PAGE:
Setting yourself up for success can easily be done by slowly adding more and more health foods to your diet instead of doing it in one-fell-swoop. Try taking small steps such as adding a salad to your diet and then slowly add more healthy foods. Preparing your own meals is not only easier on your wallet, but you are also more able to keep track of what goes into your food. Replace bad foods with healthy alternatives such as replacing foods made with animal fats with ones made with vegetable fats. Read the labels and avoid foods with high amounts of salts and sugars. Drink plenty of water as well is it keeps you from being dehydrated and cleans your body of harmful toxins.
You should only eat enough food as your body needs. When you are finished with a meal you should feel satisfied, not bloated. Try to limit the portion size of your meals and if hungry at the end of a meal, fill up on healthy foods such as vegetables like celery or carrots or some other fruit or vegetables that you enjoy the taste of. Take your time eating because eating slower allows your brain to register that you have had enough to eat. Instead of eating a little bit at a time several times a day, eat scheduled meals. If you have others that live with you, try eating at the same time they do.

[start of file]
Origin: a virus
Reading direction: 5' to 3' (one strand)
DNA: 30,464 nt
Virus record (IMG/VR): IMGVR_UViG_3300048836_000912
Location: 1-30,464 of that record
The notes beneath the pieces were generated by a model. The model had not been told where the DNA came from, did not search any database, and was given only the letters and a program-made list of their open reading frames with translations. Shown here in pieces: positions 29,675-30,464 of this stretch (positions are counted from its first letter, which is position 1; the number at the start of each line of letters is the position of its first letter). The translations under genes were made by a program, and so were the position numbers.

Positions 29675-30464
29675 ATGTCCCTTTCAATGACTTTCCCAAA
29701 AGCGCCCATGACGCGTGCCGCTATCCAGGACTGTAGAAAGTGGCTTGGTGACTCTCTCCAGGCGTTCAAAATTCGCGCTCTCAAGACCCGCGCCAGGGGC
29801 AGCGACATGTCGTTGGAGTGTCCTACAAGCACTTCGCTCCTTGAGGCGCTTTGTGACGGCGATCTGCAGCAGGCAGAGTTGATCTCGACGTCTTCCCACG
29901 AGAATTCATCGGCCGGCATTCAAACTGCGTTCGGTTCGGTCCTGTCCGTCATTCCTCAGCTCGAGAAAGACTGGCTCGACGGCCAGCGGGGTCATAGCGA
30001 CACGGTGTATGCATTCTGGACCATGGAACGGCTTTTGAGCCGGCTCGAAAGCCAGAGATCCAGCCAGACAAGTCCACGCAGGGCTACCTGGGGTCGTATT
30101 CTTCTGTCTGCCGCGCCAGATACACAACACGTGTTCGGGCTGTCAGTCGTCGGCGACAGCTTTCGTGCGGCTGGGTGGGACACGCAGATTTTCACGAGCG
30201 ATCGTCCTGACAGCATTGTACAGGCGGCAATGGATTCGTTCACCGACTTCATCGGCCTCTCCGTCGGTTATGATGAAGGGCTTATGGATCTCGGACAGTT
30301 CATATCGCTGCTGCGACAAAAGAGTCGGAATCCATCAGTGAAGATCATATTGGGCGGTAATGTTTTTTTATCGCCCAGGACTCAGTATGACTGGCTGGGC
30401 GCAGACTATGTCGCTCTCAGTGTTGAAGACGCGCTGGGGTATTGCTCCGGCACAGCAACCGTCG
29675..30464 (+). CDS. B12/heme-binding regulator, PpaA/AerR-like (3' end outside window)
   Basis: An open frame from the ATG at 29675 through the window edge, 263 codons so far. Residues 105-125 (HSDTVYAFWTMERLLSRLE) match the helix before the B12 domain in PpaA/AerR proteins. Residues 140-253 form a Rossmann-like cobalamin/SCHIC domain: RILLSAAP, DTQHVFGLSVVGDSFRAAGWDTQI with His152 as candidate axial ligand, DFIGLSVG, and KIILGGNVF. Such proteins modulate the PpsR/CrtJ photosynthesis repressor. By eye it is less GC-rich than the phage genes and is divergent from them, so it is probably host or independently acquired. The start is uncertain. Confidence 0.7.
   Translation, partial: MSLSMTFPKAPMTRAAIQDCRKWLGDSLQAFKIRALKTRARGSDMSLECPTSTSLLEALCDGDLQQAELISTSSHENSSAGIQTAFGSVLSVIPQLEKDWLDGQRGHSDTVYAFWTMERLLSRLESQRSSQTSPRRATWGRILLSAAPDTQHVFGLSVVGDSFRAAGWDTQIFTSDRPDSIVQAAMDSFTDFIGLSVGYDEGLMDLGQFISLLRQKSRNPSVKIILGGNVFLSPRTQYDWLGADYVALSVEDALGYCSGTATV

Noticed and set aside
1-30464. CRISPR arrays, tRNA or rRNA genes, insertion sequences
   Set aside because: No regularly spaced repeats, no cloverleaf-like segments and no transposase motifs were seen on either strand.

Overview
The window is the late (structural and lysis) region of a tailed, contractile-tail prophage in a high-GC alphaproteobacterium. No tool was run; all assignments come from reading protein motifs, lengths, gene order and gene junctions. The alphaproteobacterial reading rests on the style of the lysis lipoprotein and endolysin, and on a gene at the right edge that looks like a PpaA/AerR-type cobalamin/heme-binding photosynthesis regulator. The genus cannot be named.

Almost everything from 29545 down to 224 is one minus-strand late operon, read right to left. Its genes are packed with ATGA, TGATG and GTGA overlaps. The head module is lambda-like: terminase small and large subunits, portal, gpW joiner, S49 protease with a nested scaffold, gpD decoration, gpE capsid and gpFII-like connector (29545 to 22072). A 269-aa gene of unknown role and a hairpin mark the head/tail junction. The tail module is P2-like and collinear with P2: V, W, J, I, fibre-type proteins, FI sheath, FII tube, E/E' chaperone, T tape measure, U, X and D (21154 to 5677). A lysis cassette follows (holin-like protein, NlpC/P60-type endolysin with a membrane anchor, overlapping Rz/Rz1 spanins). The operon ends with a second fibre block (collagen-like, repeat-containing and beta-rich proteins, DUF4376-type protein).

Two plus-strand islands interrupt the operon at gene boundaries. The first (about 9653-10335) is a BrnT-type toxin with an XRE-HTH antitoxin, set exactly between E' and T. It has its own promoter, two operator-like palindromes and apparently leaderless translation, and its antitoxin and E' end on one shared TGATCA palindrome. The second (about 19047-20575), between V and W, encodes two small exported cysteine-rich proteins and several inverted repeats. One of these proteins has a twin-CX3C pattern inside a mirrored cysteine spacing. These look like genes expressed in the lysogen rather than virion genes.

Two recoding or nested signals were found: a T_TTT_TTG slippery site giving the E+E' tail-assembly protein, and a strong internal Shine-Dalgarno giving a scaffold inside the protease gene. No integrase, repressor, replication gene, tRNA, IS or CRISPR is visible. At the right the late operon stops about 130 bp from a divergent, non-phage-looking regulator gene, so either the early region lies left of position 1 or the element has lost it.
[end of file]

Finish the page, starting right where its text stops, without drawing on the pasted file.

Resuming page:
Fruits and vegetables are low in calories and high in nutrients. They are full of vitamins, minerals, antioxidants, and fiber which are all part of a balanced diet. Green vegetables are often very tasty if prepared correctly as well as the yellow vegetable such as corn, squash, onions, carrots, and beets. Fruits contain a lot of vitamin C and other beneficial vitamins and can even be a great addition to a morning whole grain cereal.
Whole grains include whole wheat, brown rice, millet, quinoa, and barley. When buying products that contain whole grains, make sure to read the package carefully as some products contain only partial whole grains and the rest is unhealthy carbs such as white flour.